Kensington claims a pair of AA batteries should last up to six months; I haven’t reached that point yet, but the mouse's “fuel gauge”, which is built into the shell and lights up when you turn on the mouse or connect it to your computer, still shows a full tank, so to speak. The trackball/scrollball switch also functions as a power button to preserve battery power; you hold it down for three seconds to turn the mouse off or on.

(As a side note, the SlimBlade Trackball’s printed manual is nearly unreadable. It offers instructions in 11 languages, which is commendable, but it mashes that multi-lingual information into a separate, multi-language paragraph for each step. I don’t recall another manual as difficult to read. Thankfully, the online version of the manual is much better.)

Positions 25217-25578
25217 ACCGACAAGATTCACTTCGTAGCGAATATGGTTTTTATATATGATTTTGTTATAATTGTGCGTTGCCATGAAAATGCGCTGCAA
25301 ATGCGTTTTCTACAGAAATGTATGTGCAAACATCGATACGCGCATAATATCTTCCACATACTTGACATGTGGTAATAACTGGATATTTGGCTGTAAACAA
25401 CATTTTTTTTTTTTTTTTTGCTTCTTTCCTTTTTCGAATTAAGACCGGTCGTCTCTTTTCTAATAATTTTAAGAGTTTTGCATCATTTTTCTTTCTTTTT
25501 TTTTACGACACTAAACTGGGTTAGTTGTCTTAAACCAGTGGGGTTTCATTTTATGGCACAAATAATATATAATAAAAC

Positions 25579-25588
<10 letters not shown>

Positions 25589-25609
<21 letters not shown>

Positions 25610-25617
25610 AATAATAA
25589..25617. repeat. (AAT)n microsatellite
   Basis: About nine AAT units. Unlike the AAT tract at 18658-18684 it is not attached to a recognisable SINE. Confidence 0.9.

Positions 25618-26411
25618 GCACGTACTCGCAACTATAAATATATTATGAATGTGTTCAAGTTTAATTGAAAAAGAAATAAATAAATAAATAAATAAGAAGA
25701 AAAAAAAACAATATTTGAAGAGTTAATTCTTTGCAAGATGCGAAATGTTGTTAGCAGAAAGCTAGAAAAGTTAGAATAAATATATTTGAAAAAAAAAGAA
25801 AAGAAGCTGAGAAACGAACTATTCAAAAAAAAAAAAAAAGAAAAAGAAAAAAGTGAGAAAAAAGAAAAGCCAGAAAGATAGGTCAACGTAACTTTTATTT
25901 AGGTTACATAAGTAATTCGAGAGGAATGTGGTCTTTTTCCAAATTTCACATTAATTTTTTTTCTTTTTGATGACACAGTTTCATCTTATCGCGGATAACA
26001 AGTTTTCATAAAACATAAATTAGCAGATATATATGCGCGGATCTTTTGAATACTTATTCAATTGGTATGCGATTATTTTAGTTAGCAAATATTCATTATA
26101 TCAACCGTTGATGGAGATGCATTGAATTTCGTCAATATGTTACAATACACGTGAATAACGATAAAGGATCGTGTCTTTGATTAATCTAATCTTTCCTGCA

As with the tiny trackballs on Apple’s early PowerBooks, I wouldn’t want to use the SlimBlade’s trackball as my primary means of mousing around; as much as I loved my old Duo, I still get phantom twinges in my hand when I recall using that little ball for a full day of work. But the trackball is an interesting alternative for occasional use—and it lets you avoid the trackpad in circumstances where other mice would be relegated to your bag.

SlimBlade Presenter Mouse

The laser-equipped SlimBlade Presenter Mouse ($50) is even slimmer—and slightly shorter and narrower—than the TrackBall Mouse, although with a similar overall design. However, it differs from the TrackBall Mouse in two significant ways. The first is that instead of Bluetooth, it uses a radio-frequency (RF) connection via the included USB dongle. Although the dongle isn’t nearly as tiny as the one used by Logitech’s VX Nano, it’s fairly compact and fits inside the Presenter Mouse’s body for travel; a silver piece of trim around the mouse slides forward to reveal a storage compartment.